Alfred Lord Tennyson

(6 August 1809 – 6 October 1892 / Lincoln / England)

The Flower - Poem by Alfred Lord Tennyson

Once in a golden hour
I cast to earth a seed.
Up there came a flower,
The people said, a weed.

To and fro they went
Thro' my garden bower,
And muttering discontent
Cursed me and my flower.

Then it grew so tall
It wore a crown of light,
But thieves from o'er the wall
Stole the seed by night.

Sow'd it far and wide
By every town and tower,
Till all the people cried,
'Splendid is the flower! '

Read my little fable:
He that runs may read.
Most can raise the flowers now,
For all have got the seed.

And some are pretty enough,
And some are poor indeed;
And now again the people
Call it but a weed.

Topic(s) of this poem: flower

Comments about The Flower by Alfred Lord Tennyson

  • Silver Star - 4,238 Points Primrose Tee (6/4/2014 4:09:00 PM)

    well writen one here...... (Report) Reply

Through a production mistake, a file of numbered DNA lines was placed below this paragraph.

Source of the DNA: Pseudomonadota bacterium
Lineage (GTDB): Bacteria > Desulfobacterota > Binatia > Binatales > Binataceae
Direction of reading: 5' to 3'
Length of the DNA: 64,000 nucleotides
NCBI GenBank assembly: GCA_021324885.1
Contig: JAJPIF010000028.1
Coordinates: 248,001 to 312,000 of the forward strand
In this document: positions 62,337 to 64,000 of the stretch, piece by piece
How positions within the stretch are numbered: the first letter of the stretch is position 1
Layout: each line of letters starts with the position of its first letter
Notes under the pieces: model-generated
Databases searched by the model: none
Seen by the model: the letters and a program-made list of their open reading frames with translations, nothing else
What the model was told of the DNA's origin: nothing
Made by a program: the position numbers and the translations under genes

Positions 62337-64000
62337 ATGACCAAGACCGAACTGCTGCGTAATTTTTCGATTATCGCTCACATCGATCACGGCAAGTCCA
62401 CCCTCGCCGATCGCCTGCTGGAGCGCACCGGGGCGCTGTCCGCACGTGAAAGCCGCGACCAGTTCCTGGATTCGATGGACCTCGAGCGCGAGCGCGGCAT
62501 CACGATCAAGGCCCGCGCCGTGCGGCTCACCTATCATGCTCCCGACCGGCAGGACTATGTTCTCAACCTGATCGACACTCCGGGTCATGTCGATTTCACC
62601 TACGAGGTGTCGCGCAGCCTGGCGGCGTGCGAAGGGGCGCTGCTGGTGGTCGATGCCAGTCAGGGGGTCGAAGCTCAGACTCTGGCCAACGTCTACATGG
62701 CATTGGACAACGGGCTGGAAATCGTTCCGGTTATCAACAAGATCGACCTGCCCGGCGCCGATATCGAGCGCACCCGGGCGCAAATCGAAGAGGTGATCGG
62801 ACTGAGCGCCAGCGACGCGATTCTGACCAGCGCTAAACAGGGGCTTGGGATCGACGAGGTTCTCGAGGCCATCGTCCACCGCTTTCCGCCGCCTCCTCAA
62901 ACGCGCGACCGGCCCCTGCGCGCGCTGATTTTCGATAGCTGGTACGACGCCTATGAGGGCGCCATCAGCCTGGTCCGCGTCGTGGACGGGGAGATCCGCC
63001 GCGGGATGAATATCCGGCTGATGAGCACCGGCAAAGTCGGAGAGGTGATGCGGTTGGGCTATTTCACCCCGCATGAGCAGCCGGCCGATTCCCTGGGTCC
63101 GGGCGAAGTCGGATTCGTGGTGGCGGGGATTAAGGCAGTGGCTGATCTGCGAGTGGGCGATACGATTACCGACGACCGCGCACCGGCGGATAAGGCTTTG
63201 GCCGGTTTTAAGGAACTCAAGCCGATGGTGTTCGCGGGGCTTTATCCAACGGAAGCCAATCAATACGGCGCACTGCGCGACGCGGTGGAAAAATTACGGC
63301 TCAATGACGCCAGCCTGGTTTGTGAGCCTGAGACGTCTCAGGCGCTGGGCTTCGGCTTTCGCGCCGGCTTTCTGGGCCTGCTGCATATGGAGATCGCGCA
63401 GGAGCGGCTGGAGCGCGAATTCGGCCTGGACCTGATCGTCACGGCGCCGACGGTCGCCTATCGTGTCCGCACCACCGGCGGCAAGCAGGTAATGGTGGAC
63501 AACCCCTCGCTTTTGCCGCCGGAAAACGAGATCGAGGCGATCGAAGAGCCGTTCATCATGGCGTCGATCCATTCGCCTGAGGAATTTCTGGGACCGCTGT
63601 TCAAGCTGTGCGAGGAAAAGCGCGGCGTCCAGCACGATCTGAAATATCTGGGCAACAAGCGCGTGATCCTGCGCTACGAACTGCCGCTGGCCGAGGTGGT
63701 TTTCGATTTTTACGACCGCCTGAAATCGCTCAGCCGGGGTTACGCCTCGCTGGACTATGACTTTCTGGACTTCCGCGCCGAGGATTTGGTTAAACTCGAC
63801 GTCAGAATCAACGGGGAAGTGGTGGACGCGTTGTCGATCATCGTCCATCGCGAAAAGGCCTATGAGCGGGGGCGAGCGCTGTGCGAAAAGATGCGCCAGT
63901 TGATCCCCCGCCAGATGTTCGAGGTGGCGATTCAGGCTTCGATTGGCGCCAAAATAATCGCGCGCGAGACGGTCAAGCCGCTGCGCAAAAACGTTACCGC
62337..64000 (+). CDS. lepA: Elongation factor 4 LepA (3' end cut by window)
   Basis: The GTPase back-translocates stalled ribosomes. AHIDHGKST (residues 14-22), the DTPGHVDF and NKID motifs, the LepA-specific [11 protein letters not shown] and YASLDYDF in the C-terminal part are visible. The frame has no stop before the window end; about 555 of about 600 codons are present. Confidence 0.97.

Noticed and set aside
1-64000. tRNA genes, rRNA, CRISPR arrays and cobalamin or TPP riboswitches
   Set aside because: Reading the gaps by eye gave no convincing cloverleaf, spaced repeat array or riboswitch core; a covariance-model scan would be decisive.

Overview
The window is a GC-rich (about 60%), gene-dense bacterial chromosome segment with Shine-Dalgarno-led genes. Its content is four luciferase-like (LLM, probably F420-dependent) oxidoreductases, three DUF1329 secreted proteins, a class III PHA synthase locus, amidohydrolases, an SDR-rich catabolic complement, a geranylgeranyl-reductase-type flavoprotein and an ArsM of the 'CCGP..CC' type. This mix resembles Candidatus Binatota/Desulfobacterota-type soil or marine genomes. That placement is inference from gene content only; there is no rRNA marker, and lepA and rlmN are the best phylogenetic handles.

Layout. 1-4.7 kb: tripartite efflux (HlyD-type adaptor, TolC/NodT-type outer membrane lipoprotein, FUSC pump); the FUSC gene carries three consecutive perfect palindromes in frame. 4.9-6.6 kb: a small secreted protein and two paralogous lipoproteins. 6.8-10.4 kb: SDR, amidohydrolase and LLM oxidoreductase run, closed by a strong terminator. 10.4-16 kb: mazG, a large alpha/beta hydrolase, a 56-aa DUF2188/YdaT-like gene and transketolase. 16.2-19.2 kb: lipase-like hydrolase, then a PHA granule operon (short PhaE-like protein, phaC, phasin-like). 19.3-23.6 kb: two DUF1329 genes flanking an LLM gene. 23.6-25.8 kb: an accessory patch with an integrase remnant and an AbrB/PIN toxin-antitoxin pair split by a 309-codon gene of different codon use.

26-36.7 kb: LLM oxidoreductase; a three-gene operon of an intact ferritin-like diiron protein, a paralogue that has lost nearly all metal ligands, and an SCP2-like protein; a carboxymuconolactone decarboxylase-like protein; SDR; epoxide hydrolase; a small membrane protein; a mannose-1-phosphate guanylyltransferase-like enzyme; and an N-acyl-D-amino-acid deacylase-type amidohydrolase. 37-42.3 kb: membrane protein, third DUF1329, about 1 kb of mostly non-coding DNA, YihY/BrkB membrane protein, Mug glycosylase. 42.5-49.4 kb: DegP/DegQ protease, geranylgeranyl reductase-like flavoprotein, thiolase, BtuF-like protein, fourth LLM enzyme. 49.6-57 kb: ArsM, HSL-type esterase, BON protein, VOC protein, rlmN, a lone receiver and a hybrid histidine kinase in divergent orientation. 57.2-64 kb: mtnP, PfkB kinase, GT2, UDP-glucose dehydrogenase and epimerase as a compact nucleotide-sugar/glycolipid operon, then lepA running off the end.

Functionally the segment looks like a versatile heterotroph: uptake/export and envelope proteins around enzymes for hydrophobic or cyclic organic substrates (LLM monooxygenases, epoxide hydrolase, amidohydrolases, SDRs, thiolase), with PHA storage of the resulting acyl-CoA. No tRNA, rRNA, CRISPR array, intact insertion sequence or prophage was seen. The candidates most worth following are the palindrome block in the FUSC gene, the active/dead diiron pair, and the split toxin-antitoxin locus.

0 person liked.
    0 person did not like.
  • Rookie Liane Sparks (7/11/2013 1:53:00 AM)

    Me too, Staci He that runs may read? What? ? ? I'm getting daft image of paper boy trying to run and read newspaper at the same time! (Report) Reply

  • Rookie Staci Chapman (1/11/2007 5:12:00 PM)

    I was wondering if anyone had any insights on the line 'He that runs may read'? (Report) Reply

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Read poems about / on: flower, people, light, night, running

Poem Submitted: Thursday, January 1, 2004

Poem Edited: Friday, January 2, 2015

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